Posted: Mon Sep 20, 2010 3:09 pm Post subject: Is this considered Change Management, or ... ?
First post here. Sorry for the length but I wanted to give a bit of background to demonstrate why I'm thinking this way. If you don't read I understand.
I'm looking to implement some best practices and am coming up short on what to implement and how. Any help appreciated.
Background: I work for the government. I will soon manage/coordinate IT solutions for a small (personnel-wise) but geographically distributed organization. We do not have any control over our infrastructure but do some application administration and small web app development as needed. All solutions developed or purchased are hosted on the IT agency's servers, and they also manage our desktops and network. Mostly we are program managers and coordinators with external agencies/vendors as needed. "We" is a five person shop being established by consolidating individual IT people like me into one place.
Since we are starting from near zero, I want fast and light, back-of-the-napkin processes that we can use just to stay sane internally. I have done a very large amount of research over the past few weeks, and have decided to take the ITIL approach (waaaay scaled down) because it standardizes terms and concepts. I've chosen to implement Incident, Problem and Change Management. Incident and Problem are straightforward (I typically just escalate and coordinate with the owning agencies or vendors until resolved) and I'm developing a form to manage tracking and closing these, with possible automation later. Change is my issue. Since I don't manage the infrastructure I am thinking at a different level, almost Configuration Management maybe?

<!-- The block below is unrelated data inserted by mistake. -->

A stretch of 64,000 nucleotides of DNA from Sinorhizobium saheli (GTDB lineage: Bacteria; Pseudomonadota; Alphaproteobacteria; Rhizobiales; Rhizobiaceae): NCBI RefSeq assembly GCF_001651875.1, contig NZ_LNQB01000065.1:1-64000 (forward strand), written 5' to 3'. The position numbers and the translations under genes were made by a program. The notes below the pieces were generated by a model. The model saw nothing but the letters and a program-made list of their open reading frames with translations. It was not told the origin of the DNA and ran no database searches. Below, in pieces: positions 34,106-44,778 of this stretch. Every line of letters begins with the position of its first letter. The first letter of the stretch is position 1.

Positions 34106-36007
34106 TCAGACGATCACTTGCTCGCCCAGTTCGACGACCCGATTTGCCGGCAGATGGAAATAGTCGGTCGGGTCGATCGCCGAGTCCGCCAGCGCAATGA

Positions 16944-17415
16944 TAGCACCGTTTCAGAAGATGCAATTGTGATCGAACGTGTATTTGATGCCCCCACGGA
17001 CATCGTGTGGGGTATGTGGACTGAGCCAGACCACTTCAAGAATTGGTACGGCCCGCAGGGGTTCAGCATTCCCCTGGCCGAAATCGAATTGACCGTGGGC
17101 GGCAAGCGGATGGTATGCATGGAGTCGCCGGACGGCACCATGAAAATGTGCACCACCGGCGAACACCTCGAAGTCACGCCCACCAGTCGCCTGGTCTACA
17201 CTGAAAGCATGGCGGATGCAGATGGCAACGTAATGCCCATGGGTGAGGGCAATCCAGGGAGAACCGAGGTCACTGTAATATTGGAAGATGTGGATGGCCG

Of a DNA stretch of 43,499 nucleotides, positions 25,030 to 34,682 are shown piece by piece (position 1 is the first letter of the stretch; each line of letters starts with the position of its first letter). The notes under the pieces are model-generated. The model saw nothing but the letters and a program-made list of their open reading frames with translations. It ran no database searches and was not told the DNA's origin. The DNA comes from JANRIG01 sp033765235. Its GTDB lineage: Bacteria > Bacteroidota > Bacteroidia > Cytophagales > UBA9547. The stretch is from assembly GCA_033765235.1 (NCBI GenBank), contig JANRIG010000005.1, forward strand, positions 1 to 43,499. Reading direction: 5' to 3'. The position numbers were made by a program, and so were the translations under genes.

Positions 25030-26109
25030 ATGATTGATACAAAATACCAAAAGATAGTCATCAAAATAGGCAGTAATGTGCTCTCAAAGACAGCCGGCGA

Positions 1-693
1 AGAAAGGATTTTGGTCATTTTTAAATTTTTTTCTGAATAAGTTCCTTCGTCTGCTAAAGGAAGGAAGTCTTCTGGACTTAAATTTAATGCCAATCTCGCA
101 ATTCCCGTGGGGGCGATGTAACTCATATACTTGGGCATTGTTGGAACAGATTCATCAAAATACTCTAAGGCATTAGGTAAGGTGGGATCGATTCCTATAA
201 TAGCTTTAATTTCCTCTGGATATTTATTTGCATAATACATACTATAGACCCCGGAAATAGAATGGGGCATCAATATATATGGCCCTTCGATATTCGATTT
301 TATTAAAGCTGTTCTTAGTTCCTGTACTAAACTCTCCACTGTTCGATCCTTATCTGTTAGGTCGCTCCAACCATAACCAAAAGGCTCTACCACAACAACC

From this forum Change Management appears at a high enough level to almost be an audit function: Did the request go through the specified checkpoints in the process with appropriate signoffs etc... Is this a correct view? If so then this is just a paper exercise -- client requests new service/feature via RFC, we toss it around during a meeting, make a decision and reject or implement and monitor, and get customer acceptance at the end. "Implementation" could be either me making a code change to an internal web app, or a handoff to an external process if the change must be made by a vendor, etc. Does this sound right?